|By John Harrington, Independent Record, Helena, Mont.|
Knight Ridder/Tribune Business News
June 27, 2004 - Kevin DeTienne sees a bright future for the hospitality industry in Helena. And despite some recent financial troubles, the owner of the Holiday Inn Downtown believes he'll be around to see that future.
After missing some payments on a $3 million remodel completed in late 1999, DeTienne's Holiday Inn has been threatened with a September foreclosure. DeTienne said he's pursuing long-term financing options to stave off his creditors, but that if he can't line something up, reorganization under bankruptcy protection is a possibility. But, he insists, the hotel will stay open while he gets the books in order -- and well into the future.
"I've been here the last 20 years, and I plan on being here the next 20," said DeTienne, whose hotel employs more than 100 in the busy summer season.
The struggles of one of Helena's best-known hotels begs the question:
Does Helena have too many hotel rooms? DeTienne certainly thinks so. "Helena's overbuilt right now," he said. "We've added an influx of hotel rooms over the past few years, and demand is down. The pie got smaller, and we have more pieces."
Indeed, in the last few years, more than 300 rooms have been added to the city's inventory, bringing the total to more than 1,400. Perhaps more tellingly, most of the additional rooms -- including those at the Wingate Inn, Best Western and Hampton Inn -- cater to the same business/meeting/convention customers that DeTienne's Holiday Inn pursues.
Cathy Burwell, director of the Helena Area Chamber of Commerce, said the additional rooms mean having to aggressively market Helena at times of the year when hotels used to fill without much effort. "We've had some hotels tell us it's slower than in years past, but we think some of that is caused by the addition of those 300 additional rooms in the last three years," she said.
Visitation appears to be down slightly as well. According to figures provided by Travel Montana, lodging tax revenue in Helena was lower in three of four quarters in 2003 than it was the year before, with the only exception being the first quarter when the Legislature held its biennial session. But spring (-3 percent), summer (-7 percent) and fall (-5 percent) were all below 2002 levels. (Data from the first quarter of 2004 isn't yet available.)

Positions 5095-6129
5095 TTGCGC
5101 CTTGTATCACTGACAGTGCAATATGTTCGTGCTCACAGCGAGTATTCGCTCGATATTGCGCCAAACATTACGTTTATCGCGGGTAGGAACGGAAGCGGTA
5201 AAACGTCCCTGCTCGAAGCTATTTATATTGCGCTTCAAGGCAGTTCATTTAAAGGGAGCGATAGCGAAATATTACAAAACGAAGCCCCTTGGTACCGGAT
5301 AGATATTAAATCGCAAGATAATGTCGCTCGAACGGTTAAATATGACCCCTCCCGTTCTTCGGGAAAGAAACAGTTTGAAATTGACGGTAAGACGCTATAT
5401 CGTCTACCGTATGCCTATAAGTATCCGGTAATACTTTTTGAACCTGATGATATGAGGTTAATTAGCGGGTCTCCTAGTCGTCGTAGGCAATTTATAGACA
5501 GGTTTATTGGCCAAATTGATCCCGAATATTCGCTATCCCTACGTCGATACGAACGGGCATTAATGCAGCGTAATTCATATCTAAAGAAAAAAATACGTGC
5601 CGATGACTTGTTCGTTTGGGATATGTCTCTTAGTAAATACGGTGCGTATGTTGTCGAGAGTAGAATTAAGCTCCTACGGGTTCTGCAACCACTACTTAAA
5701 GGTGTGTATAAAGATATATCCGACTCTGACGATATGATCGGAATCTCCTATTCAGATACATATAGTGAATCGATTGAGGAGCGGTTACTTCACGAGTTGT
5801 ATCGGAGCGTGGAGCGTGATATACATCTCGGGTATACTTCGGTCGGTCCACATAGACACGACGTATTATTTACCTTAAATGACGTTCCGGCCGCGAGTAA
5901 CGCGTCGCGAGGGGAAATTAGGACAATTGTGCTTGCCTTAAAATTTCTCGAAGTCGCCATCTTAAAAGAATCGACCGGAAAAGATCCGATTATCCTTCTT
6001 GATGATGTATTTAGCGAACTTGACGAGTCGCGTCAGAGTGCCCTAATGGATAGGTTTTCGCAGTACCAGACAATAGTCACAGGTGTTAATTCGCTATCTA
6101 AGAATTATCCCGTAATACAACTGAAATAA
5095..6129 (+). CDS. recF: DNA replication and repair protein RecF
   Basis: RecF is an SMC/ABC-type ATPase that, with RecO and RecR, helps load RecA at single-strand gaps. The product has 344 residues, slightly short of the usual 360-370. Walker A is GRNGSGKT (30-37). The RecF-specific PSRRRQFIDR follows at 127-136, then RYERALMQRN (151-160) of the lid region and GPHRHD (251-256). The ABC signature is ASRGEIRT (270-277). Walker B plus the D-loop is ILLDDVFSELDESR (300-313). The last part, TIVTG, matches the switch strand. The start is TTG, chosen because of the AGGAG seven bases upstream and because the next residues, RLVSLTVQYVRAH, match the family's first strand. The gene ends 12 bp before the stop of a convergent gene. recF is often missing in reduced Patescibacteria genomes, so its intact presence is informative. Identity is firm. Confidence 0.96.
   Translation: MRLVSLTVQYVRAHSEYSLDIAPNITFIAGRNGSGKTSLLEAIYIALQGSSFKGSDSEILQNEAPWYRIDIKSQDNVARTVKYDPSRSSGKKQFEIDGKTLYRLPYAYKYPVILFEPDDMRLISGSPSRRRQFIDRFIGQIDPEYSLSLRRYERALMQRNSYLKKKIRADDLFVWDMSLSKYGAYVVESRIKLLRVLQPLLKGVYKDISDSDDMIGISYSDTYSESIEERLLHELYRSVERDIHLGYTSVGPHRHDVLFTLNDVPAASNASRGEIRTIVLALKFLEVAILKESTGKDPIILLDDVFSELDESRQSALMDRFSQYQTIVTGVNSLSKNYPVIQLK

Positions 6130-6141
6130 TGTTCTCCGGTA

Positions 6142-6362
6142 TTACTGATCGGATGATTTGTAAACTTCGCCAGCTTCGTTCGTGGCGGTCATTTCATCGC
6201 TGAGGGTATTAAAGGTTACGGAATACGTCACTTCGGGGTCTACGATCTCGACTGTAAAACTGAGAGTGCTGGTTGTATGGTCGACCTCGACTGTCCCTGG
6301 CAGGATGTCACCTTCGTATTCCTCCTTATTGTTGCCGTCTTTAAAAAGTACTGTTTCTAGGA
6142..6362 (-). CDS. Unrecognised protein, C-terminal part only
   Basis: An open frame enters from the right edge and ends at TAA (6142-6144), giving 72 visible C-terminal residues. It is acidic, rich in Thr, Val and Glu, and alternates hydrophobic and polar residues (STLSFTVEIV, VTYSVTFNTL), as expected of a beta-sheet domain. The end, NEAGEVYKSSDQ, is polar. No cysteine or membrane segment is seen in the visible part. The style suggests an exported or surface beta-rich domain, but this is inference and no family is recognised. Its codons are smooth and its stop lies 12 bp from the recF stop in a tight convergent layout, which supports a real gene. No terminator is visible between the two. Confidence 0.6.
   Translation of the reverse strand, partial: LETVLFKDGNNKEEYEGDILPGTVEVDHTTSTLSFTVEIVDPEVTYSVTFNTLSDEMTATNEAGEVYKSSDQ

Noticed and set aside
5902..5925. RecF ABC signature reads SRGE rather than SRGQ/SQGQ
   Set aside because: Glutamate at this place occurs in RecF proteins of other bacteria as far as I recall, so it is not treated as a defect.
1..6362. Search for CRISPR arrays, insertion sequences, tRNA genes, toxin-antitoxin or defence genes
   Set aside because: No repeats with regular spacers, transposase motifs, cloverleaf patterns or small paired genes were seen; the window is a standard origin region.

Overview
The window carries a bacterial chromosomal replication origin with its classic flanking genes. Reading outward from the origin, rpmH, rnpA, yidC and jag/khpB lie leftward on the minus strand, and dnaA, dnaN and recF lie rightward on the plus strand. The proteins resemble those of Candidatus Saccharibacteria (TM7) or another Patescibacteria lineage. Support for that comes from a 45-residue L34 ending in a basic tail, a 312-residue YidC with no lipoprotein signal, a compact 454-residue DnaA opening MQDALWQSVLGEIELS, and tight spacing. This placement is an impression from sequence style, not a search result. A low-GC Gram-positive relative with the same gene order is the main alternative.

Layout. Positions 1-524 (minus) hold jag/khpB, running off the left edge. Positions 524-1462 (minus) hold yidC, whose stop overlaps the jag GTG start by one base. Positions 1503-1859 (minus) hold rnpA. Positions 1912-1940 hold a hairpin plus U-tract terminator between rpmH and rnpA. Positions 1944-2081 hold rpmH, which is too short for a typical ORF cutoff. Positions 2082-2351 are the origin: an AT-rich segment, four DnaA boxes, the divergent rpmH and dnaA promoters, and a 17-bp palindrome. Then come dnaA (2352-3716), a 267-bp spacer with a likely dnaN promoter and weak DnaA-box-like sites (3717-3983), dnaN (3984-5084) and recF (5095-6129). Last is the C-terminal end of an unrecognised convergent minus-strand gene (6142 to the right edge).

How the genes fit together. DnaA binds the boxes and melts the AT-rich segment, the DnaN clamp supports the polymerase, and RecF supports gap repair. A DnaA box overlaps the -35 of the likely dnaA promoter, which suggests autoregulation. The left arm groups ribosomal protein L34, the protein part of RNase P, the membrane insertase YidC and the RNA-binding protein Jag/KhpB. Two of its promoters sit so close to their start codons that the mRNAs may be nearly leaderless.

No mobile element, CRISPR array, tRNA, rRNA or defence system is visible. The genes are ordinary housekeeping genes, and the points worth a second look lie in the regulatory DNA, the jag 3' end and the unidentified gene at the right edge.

Without naming names, though, Burwell said the bed tax figures may not be an accurate representation of tourism, because "there are properties in town that haven't paid their taxes. We could well be up 3 percent, but we don't know because they haven't turned in their collections."
Local industry veteran Marti Bara, currently general manager of the Best Western in the Great Northern Town Center, admitted that last summer was slow, and the extra rooms available in town made things even slower. She said things look good so far this year, though, and stopped short of saying the industry is overbuilt right now.
"We were not strong last year, and we did have more rooms to fill," she said. "But I have a good feeling about this summer. We're booked through June and have several big events coming in July." DeTienne has owned the downtown hotel, which was originally a Travelodge when it was built in 1978, for more than 20 years. He first turned it into the independent Park Plaza, then became a Holiday Inn franchise at the time of the renovation five years ago.
"There are a lot of good things on the horizon," he said, mentioning pending renovation of the Walking Mall and upcoming Lewis and Clark Bicentennial events as items that should help the local hospitality industry. "Our summer's looking really good, and we're optimistic for next year as well."
Hal Fossum, director of Downtown Helena, said the Holiday Inn is an anchor for the south end of downtown that many other businesses depend on to help draw customers.
"It's a huge asset for downtown and we will work to keep it open," he said. "Kevin DeTienne has done a terrific job, he's reinvested in the site and done some good things for it."
Fossum said that he sees a time on the horizon when Helena will need all the rooms it has now and possibly more.
"Helena is the center of population in Montana and that increasingly plays to our advantage in terms of conventions, meetings and retail trade," he said. "It's one of our advantages and we do intend to build on it."
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